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Christopher CarusoneChristopher Carusone ()

Mark Twain once famously said: “It ain’t what you don’t know that gets you into trouble. It’s what you know for sure that just ain’t so.” The same can be said for corporate counsel tasked with evaluating an adverse procurement decision from a commonwealth agency. While you may think that you know what mistakes to avoid in the critical days following notice that the company’s bid has been rejected or its proposal has not been selected for negotiation, do you really know for sure?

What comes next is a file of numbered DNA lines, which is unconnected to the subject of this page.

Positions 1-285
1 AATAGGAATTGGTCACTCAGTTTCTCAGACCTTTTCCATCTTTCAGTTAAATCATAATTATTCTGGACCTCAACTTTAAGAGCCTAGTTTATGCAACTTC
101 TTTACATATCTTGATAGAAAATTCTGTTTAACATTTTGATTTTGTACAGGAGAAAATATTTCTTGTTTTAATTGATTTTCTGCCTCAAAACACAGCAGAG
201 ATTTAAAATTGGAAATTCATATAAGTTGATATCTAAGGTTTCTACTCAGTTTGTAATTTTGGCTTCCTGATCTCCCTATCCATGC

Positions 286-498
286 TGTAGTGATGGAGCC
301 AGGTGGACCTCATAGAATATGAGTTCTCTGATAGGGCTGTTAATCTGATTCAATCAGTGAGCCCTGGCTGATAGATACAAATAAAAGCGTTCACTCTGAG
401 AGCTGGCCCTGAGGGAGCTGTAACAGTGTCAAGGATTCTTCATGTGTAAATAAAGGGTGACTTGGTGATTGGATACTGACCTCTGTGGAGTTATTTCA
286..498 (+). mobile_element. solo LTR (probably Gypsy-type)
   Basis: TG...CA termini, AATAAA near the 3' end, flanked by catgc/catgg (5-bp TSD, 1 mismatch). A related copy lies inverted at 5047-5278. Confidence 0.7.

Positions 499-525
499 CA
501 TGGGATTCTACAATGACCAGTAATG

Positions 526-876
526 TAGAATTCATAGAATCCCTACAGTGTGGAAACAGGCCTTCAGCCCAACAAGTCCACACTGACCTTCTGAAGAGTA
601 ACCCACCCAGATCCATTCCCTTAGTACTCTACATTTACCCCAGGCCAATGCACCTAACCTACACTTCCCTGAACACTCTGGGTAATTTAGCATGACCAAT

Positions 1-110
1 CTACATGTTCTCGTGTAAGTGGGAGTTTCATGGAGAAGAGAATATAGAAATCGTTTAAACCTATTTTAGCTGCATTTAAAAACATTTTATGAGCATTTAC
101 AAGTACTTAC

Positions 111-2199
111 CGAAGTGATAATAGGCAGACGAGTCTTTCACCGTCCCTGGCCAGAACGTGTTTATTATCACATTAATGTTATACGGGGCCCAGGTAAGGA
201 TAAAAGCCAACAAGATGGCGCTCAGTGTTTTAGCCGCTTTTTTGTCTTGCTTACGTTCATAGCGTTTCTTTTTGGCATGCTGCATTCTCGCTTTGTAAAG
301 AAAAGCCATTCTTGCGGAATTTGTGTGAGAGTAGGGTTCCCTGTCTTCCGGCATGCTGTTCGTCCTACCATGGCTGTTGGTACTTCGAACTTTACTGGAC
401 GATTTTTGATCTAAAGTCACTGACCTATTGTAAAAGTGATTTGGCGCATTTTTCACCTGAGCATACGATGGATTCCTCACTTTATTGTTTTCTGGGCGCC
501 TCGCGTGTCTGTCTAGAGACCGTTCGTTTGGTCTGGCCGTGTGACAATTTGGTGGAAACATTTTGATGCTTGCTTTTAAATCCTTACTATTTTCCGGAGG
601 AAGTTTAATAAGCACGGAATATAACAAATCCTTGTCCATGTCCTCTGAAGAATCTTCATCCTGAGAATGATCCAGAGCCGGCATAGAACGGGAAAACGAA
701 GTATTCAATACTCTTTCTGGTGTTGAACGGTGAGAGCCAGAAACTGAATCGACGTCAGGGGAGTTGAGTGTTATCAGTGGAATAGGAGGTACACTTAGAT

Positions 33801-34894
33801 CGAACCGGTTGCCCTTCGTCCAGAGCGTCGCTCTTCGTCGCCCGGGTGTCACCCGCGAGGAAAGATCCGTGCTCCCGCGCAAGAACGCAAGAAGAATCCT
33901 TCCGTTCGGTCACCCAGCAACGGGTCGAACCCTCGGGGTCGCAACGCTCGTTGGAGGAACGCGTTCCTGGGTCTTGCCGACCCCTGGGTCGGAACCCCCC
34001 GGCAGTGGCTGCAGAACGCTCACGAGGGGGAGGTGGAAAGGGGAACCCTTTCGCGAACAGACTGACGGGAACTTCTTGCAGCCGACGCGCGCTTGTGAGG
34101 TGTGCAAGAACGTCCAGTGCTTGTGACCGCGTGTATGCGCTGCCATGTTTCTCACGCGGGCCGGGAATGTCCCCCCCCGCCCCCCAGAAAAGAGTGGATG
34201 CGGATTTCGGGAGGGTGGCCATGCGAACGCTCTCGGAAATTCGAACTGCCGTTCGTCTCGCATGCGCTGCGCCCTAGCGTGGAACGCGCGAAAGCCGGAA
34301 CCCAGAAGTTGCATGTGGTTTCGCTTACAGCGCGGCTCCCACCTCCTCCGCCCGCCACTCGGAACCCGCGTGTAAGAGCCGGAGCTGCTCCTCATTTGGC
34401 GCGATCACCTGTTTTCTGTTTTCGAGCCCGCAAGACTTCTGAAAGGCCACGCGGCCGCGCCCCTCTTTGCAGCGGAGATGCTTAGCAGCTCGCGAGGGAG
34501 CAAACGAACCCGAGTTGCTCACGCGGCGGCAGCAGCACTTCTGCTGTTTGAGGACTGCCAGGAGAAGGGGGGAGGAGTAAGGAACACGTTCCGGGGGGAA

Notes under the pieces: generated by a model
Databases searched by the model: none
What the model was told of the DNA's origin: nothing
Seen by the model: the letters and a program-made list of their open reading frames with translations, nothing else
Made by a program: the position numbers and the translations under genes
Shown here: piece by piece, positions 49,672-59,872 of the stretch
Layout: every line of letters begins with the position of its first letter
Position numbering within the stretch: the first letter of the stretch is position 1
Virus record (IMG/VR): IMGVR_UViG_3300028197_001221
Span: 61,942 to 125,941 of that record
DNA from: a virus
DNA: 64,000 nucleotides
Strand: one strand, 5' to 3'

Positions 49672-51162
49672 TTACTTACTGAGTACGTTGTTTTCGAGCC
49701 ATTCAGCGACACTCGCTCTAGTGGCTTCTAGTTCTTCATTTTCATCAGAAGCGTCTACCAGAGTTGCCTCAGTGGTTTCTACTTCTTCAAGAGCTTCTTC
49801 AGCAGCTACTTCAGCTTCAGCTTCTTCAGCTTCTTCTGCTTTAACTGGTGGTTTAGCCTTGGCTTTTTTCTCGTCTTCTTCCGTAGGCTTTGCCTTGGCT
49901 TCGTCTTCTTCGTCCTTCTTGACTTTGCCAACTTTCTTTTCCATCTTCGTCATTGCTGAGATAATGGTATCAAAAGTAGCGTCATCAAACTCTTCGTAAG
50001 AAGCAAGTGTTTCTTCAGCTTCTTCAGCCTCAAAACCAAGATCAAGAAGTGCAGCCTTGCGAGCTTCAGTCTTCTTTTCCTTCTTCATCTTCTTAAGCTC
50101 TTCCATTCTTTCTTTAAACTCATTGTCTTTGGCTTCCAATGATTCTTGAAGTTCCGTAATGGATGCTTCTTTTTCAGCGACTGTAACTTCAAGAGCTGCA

With few exceptions, the procurement of supplies, services, and construction by commonwealth agencies is governed by the Commonwealth Procurement Code, 62 Pa.C.S. Section 101 et seq. The rules governing protests of solicitations and awards are set forth in Sections 1711.1 and 1711.2 of the code. Section 1711.1(a) provides that a “bidder or offeror, a prospective bidder or offeror or a prospective contractor that is aggrieved in connection with the solicitation or award of a contract, except as provided in Section 521 (relating to cancellation of invitations for bids or requests for proposals), may protest to the head of the purchasing agency in writing.” Following the filing of a timely protest, the purchasing agency is tasked with evaluating the protest and issuing a written determination specifying the reasons for the agency’s decision. If the head of the purchasing agency determines prior to execution of a contract that the solicitation or award was conducted in a manner contrary to law, a company’s remedies are limited to cancellation of the solicitation or proposed award or revision of the solicitation or proposed award to comply with the law. If the agency head denies the protest, the company can appeal to the Commonwealth Court, which may cancel the solicitation or award and declare void any resulting contract that is made contrary to the law.

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